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The Rams laid the blueprint. Now everyone is trying it. Los Angeles general manager famously rocked a NSFW t-shirt at the team’s championship parade this year that summed up his feelings on draft picks. Let’s just say he doesn’t regret his aggressive approach to roster building.
As the old saying goes: it’s a copycat league. A whopping eight teams currently do not have a first-round pick in the upcoming 2022 NFL draft. There are a few outliers in the group, as Chicago and San Francisco both parted with their 2022 picks in 2021 to trade up to draft a quarterback. However, the rest, which includes Denver, Las Vegas, Cleveland, Miami and, or course, the LA Rams, all did so in a win-now move in pursuit of a Super Bowl.
For the Rams, we’ve already seen the tact work. They brought in Matthew Stafford and sent Jared Goff packing. Continued aggression saw them acquire Von Miller from the Broncos for a second-round pick. It all paid off in the form of a Lombardi trophy won in February. Even if the Rams are terrible in two years, which is possible with an aging core and fewer draft picks to replace them, it will have been worth it because they won a title.
The important thing to remember when it comes to trying to emulate Los Angeles is that this was already a championship contender. The Rams featured in the Super Bowl three years prior against Tom Brady and the Patriots. That group ultimately came up short, but L.A. was very clearly within reach of a title. They just made the move to put them over the top.
I can’t say the same thing for any of the teams that have attempted to follow in their footsteps this offseason. We obviously saw the Colts fall well short of expectations last year and ultimately ship Carson Wentz to D.C. after just one season. They brought in Matt Ryan, but as I’ve talked about, they have some holes they still need to fill at corner, left tackle and wide receiver.
Then you have the Browns, who mortgaged their future to acquire Deshaun Watson. Cleveland is probably closer than most to competing for a title, but they need another receiver to complement Amari Cooper, possibly a new center and tight end and an edge rusher. It’s also far from a guarantee Watson will be available for much of this upcoming season given that he is facing civil lawsuits alleging sexual assault and harassment. The Browns also compete in the same division as the reigning AFC champions and the 2019 MVP in Lamar Jackson. Plus, you can never count out Mike Tomlin and the Steelers.
Miami has fewer clear holes on the roster after spending big in free agency and adding Tyreek Hill via trade. That being said, they have maybe the 10th best quarterback in the conference. We simply have not seen enough from Tua Tagovailoa to believe he is capable of leading the Dolphins to a Super Bowl, or even to stay healthy for a full season. Perhaps he will take the next step in his development with a new, offensive-minded head coach in Mike McDaniel. Still, the Dolphins haven’t made the playoffs since 2016. Not exactly a contender putting in the final piece of the puzzle. While Miami is unquestionably better, it’s hard to say they are even the best team in their own division with Buffalo coming off an impressive year and adding Von Miller.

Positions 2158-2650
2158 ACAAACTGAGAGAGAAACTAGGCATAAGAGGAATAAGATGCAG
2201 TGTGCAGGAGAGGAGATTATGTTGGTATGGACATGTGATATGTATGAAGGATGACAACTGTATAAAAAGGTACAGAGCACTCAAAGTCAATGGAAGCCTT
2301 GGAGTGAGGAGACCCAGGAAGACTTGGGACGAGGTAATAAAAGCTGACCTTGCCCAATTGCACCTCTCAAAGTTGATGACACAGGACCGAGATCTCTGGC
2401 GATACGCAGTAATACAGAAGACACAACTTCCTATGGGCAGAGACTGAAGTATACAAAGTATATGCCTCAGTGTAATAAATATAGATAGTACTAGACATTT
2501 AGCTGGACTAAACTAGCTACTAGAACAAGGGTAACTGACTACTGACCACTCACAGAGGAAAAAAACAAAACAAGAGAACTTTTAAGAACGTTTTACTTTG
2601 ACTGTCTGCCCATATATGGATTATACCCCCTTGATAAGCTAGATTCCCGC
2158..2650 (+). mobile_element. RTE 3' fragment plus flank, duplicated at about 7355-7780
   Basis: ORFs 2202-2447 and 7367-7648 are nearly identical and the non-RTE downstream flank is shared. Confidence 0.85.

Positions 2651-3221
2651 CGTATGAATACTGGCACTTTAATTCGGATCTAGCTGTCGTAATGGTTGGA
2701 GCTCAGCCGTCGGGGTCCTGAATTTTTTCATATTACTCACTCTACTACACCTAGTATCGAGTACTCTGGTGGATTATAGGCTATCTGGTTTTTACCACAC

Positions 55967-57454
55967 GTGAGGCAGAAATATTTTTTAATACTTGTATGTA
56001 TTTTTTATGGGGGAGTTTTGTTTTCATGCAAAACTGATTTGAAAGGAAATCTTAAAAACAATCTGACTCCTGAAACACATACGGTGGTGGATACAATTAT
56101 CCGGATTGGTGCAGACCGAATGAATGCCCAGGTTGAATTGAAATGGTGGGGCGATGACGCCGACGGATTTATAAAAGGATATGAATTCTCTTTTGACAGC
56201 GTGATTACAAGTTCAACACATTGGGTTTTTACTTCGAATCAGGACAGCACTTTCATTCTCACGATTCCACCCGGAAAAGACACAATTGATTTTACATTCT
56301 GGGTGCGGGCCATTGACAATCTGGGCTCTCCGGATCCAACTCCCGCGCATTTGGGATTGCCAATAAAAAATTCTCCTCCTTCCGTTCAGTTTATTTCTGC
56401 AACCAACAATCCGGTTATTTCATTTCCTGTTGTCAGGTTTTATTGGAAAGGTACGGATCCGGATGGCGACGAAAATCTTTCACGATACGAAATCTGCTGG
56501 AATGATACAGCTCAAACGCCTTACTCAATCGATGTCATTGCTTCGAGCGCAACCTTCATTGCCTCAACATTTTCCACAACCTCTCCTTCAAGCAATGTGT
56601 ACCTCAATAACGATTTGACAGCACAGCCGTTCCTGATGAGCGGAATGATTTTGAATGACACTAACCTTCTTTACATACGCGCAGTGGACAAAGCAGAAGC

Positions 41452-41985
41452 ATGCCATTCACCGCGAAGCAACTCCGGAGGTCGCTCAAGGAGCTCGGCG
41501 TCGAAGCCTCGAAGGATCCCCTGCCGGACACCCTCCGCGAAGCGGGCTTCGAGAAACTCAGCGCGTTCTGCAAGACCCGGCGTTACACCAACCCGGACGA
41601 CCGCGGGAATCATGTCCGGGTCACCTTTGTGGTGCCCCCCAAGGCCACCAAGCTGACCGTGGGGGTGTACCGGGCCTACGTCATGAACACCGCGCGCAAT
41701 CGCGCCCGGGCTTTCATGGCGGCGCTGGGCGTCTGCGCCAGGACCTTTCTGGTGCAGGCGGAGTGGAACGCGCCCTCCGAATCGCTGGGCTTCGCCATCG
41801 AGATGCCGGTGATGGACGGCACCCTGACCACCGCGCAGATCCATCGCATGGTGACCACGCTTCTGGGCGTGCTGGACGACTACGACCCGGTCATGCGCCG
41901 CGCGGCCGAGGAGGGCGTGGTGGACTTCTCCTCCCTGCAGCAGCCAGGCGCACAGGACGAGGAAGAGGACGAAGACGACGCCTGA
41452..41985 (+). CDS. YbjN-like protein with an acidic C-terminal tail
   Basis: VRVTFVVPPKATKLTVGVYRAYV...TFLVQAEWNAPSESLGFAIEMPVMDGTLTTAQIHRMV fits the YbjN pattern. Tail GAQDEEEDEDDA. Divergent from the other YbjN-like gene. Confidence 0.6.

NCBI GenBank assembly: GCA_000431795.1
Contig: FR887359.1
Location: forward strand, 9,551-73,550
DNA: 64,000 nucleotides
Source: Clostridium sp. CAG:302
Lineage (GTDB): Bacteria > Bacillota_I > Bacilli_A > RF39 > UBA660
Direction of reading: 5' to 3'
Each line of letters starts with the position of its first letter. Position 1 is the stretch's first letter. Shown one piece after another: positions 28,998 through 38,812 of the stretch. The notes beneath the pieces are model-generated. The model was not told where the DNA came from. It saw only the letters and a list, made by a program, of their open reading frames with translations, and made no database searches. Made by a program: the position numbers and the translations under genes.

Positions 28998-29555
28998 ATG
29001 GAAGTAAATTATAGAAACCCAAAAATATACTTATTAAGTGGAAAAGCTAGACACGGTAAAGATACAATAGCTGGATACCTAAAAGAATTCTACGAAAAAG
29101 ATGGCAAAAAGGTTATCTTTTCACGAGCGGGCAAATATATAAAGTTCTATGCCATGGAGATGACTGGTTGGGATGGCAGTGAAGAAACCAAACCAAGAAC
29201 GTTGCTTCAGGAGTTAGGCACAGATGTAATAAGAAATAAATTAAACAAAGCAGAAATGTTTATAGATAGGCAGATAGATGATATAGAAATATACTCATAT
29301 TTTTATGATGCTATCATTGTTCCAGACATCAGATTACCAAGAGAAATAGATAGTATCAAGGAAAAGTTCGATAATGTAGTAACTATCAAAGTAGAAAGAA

Then there are the Raiders and Broncos. Many are describing the AFC West as the best division we’ve ever seen in football with Russell Wilson joining the likes of Patrick Mahomes, Justin Herbert and Derek Carr. Denver had a good defense last year, but some abysmal quarterback play, which led to a 7-10 record and the end of Vic Fangio’s tenure with the team. Las Vegas snuck into the playoffs after beating the Chargers in Week 18. Rich Bisaccia righted the ship after a season full of controversy and hardship.
There is no question both teams are better, but given the moves made by the Chargers (re-signing Mike Williams, signing J.C. Jackson and trading for Khalil Mack) and the continued presence of Patrick Mahomes, I’m hard pressed to say either Raiders or Broncos are a lock to make the playoffs, much less a true championship contender. All four teams are talented enough to make it, but the likelihood is someone will miss out because of how brutal those divisional games will be.
The all-in approach is one that I can respect. If you think you have a championship window, you should be doing everything possible to maximize it. The problem is, if you fall short after going all in, you wind up staring down a long rebuild without the resources necessary to do so. My prediction, none of the teams that went all in will win the Super Bowl this year. I think we are much more likely to see a team like the Chiefs, Packers or Buccaneers hoist the Lombardi trophy than a team like the Raiders, Broncos, Dolphins or Browns. What the Rams did is much harder to imitate than it might seem.
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